Green Island Poets
Horse Latitudes Paul MuldoonNew York, hardcover, $22 Collected Poems Thomas Kinsella Wake
Ireland could begin producing a torrent of world-class chemists, shot putters, pet doctors or dentists, but it will be a long while before it escapes its reputation as the place where people can do three things better than anywhere else in the world: sing, drink and spout poetry.
Say what you will about the bludgeoning simplicity of those first two assumptions; the third has some empirical evidence behind it. This is, after all, a nation the size of Indiana which has given us William Butler Yeats, James Joyce, Samuel Beckett and Seamus Heaney—and that’s just in the last century.
Poetry seems to be in Irish blood, but the question remains—has that blood begun to thin? It’s too soon to tell, but this fall two of Ireland’s most revered poets have published volumes which suggest not, even though they live on American soil now.
Paul Muldoon teaches at Princeton University. Horse Latitudes is his first collection since winning the Pulitzer Prize for his 2002 volume Moy Sand & Gravel, a book which poked fun at the outrages of American language, while calling upon the vocabulary of home. He returns here to mine the baser vein of American speech again, sublimating what he dredges up, molding it into a giggle-making poetic alloy that is unquestionably all his own.
The book begins with the title poem, which takes its inspiration from the degrees north and south of the poles where ships tend to get stalled. Muldoon then moves into more familiar territory: riffs on the mother country (Ireland), language (homonyms), alliterative jibberish (“jinkle-jink” and “spur-spin”) and hilarious doggerel. “90 Instant Messages to Tom Moore” contains these honkers: “A horse drank the dregs / of the barrel of black rum / and found its sea legs.” And: “In the petri dish / of itself the oyster, shucks, / seems quite standoffish.”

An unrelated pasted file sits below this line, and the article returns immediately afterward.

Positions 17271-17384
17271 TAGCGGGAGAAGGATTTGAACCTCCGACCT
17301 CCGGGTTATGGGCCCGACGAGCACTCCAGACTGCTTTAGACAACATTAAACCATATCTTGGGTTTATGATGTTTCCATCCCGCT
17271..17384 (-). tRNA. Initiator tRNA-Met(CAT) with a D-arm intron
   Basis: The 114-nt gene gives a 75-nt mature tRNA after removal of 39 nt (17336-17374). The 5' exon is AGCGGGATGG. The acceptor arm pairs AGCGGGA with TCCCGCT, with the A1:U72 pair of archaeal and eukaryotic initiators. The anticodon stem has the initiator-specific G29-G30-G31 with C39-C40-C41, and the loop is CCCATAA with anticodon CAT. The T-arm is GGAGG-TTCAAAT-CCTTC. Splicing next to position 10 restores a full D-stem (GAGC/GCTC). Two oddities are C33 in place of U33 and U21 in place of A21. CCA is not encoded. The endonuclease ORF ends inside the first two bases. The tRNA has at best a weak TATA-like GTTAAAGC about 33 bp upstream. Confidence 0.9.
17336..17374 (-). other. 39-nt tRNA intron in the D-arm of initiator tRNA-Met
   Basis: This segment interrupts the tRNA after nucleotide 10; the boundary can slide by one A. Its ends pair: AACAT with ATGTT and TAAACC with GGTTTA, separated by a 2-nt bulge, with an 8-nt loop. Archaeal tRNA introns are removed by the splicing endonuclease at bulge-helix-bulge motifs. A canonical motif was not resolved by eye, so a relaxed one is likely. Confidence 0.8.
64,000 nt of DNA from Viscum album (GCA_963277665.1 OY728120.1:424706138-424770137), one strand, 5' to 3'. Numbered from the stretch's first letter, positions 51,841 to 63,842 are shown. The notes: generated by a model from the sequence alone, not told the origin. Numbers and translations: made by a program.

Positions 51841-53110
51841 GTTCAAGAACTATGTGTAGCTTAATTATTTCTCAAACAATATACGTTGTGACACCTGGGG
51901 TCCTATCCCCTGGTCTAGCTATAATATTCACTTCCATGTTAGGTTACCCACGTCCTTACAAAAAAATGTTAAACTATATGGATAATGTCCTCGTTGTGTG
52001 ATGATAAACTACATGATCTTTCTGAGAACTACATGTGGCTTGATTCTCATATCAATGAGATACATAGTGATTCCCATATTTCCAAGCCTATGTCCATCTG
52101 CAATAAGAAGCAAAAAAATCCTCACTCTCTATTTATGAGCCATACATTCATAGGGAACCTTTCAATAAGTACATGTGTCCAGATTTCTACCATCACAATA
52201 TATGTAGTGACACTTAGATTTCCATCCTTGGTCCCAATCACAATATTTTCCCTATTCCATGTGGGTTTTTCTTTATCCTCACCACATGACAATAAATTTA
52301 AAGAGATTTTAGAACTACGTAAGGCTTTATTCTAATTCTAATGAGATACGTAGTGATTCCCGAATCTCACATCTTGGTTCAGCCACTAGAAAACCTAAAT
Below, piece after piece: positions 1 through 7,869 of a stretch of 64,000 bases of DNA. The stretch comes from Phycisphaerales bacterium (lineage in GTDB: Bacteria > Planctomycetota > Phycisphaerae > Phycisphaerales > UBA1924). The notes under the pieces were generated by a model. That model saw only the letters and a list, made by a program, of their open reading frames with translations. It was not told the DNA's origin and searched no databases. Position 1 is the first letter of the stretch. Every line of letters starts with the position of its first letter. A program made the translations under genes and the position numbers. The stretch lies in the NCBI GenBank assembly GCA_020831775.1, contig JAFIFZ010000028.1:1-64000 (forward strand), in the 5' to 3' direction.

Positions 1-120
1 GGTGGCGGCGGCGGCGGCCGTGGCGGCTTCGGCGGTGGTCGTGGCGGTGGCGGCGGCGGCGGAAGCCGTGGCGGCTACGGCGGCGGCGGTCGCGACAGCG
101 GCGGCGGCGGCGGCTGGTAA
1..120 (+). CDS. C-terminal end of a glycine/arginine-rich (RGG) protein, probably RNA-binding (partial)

Muldoon wields rhyme like a comic does a punch line. Language is his yo-yo. Not surprisingly, he's not a big blunderbuss of seriousness. This attitude gives these poems a light feeling, but he always keeps things interesting. Indeed, here is a poet who will pen an appreciation to Warren Zevon before he bows down before Thomas Hardy, who will slip a hee-haw into a poem and dare you to sniff at it.
To Muldoon, there is a wee bit more wiggle room in how to mean what we say—and the nice thing is he trusts the reader enough to let him prove it through negative example. “I traced the age-old traduction / of a stream through a thorn thicket / as a gush from a farthingale,” Muldoon exclaims in one explosion of faux-Irish lushness. In other words, a river runs through it.
Thomas Kinsella was a longtime professor at Temple University who lives in Philadelphia. While Muldoon captures the rhythms of Irish speech by mangling words into alliterative shapes and sizes, Kinsella is a quieter poet. He hails from the silent Ireland—the dark green, woolen, sunless place—and you can feel a hush falling down the moment you crack his Collected Poems, which brings together five decades of his work. “Silent rapt surfaces / assemble glittering / among themselves,” he writes in “Worker in Mirror, at his Bench.” “What to call it ... / Bright Assembly? / Foundations for a Tower?” You can almost picture Kinsella himself placing himself in this grim still-life. This is a fellow who distrusts flash.
Although Kinsella’s earliest poems were strangled by formal tradition, humorlessly besotted with the edifice of Poetry, he shucked off some of his anxieties of influence over the past five decades. Collected Poems allows a reader to watch the years gum away at his monumental reserve, revealing at last an artist with singular gifts for poise, mood and control.
In his best moments, there is a starkness to Kinsella's work as beautiful as a winter field under snow. One poem remarks on the “green flesh of a wave,” another notes the “sea bed’s briny chambers of decay.” Cheerful he is not, but to his credit he seems to know that, and the finest poems here work to his strengths, turning a lugubrious sentiment into something sterner, harsher, almost confessional (he is often compared to Robert Lowell).
I have struggled, hand
in the savage dance
I have lain inert, the flesh in nightmare
eating and eaten,
with eyes wide open.
And I have sat solitary
outside, on the low window-sill,
a brutal nail nagging out of nowhere.
It’s not the sort of work that’ll have people jumping on Ryan Air flights over to Dublin, but there is a truth to these lines that makes a whole lot of sense as the dusk falls, and the reader can appreciate how little else needs to be said.